The Type II counterclash is one of the rarest and most desirable forms of die damage.
It transpires when a hard object is struck on one or both faces. Afterward, the object remains behind in the striking chamber but comes to rest in a different location. When the object is struck again, the raised design produced during the first strike is transferred back to the field portion of the die, leaving a set of incuse, mirror-image design elements. Every planchet struck thereafter carries an extra set of raised, normally oriented design elements in an unexpected location.
Only six Type II counterclashes are known among U.S. coins (see the Aug. 9, 2012, and September 29, 2008, columns). These consist of a 1969-S Lincoln cent, two 1983 cents, a 1985 cent, a 1999-P Delaware quarter dollar, and a 2000-P Sacagawea dollar.
Canada has produced three Type II counterclashes, all of which are found in the first year of the Millennium 25-cent coin series, which ran from 1999 to 2000. Twelve reverse designs were produced in 1999 (one for each month), with three of those designs affected.
The clearest, best known and most abundant of these errors is the September 1999 “Four Faces” counterclash. The reverse design features stick figure representations of three children holding hands. The face of the leftmost child — a boy — appears a second time within the body of the rightmost girl.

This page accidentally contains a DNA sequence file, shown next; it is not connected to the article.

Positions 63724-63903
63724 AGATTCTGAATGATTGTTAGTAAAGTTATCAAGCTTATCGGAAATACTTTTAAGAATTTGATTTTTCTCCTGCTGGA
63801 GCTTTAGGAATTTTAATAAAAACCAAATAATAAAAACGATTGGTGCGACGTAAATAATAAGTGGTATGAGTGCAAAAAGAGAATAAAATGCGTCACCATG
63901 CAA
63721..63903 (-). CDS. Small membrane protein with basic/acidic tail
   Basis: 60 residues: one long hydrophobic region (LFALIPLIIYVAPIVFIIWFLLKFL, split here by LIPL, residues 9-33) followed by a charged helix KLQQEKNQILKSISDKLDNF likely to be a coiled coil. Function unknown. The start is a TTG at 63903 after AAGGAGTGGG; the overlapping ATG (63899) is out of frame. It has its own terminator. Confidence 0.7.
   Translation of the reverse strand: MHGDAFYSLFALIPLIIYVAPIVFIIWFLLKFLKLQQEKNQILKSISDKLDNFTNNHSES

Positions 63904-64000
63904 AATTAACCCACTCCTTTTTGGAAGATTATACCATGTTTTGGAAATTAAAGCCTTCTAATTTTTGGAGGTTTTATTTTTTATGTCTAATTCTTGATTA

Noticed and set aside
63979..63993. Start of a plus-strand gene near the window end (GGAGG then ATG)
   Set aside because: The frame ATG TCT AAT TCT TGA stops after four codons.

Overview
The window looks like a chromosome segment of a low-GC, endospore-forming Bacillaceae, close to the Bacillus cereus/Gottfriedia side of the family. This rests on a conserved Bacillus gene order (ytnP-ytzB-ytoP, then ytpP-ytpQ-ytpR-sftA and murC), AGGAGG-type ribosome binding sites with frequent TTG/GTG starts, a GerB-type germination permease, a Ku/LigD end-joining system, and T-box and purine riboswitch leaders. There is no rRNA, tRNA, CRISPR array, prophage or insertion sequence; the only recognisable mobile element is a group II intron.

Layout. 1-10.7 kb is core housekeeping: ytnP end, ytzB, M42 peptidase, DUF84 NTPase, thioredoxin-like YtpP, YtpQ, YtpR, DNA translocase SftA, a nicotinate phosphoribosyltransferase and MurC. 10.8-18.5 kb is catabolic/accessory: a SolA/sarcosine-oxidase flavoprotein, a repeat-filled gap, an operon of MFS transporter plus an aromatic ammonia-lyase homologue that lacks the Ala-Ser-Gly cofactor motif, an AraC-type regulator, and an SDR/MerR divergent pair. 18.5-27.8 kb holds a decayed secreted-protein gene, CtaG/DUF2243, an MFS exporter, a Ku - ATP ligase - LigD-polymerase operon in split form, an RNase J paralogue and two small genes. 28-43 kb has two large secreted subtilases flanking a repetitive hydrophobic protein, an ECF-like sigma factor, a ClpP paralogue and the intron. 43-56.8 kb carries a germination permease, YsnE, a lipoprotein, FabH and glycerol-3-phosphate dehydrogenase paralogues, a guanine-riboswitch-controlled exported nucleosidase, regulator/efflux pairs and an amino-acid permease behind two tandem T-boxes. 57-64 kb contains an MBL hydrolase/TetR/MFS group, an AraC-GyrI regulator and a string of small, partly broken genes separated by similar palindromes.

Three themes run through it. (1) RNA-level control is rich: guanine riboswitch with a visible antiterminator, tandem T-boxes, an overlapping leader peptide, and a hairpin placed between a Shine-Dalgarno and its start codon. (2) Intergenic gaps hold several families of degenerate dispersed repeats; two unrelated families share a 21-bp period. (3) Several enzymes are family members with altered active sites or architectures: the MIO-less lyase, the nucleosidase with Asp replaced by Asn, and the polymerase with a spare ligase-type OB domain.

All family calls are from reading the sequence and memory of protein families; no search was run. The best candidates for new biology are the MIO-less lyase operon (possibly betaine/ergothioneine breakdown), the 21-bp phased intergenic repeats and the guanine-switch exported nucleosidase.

The February 1999 25-cent coin features a set of ancient petroglyphs (rock paintings) consisting of a stick-man on the left, a horse and a spoked wheel. The four fingers of the stick-man’s left-positioned hand are duplicated in the field to the left of the normal hand. The image is very faint.
The most extensive counterclash is found in the July 1999 issue. The design consists of six highly abstract faces arranged in a circle around a central maple leaf. Individual faces are positioned at approximately 11:00, 1:00, 3:00, 4:00, 6:30, and 9:00. All or part of the faces occupying the first four clock positions listed are translocated to the center and upper left quadrant of the reverse face.
The object responsible for damaging the dies is unknown, but the feeder/ejection mechanism has often been implicated. It’s certainly true that mistimed feeders do get struck on occasion. Moreover, the wide expanse of the July 1999 counterclash suggests that the object was relatively large and flat, which would be consistent with a feeder. On the other hand, feeders are typically composed of metal that is softer than die steel or, alternatively, metal that is weak and brittle and that is designed to break away on impact. It’s difficult to see how this soft/weak material could receive an impression and transfer it back to the die face.
What is the correct diagnosis?
One feature of these Canadian counterclashes is quite unexpected and calls into question the favored diagnosis. In U.S. counterclashes, the extra elements are confined to the field. This is to be expected, as it is the field portion of the die that is most vulnerable to impact damage. The situation is quite different in the July and September 1999 Canadian counterclashes. In both cases, the extra design elements continue on top of the raised design. In the September counterclash, there is no diminution in strength or clarity as the extra elements cross from the field to the raised design.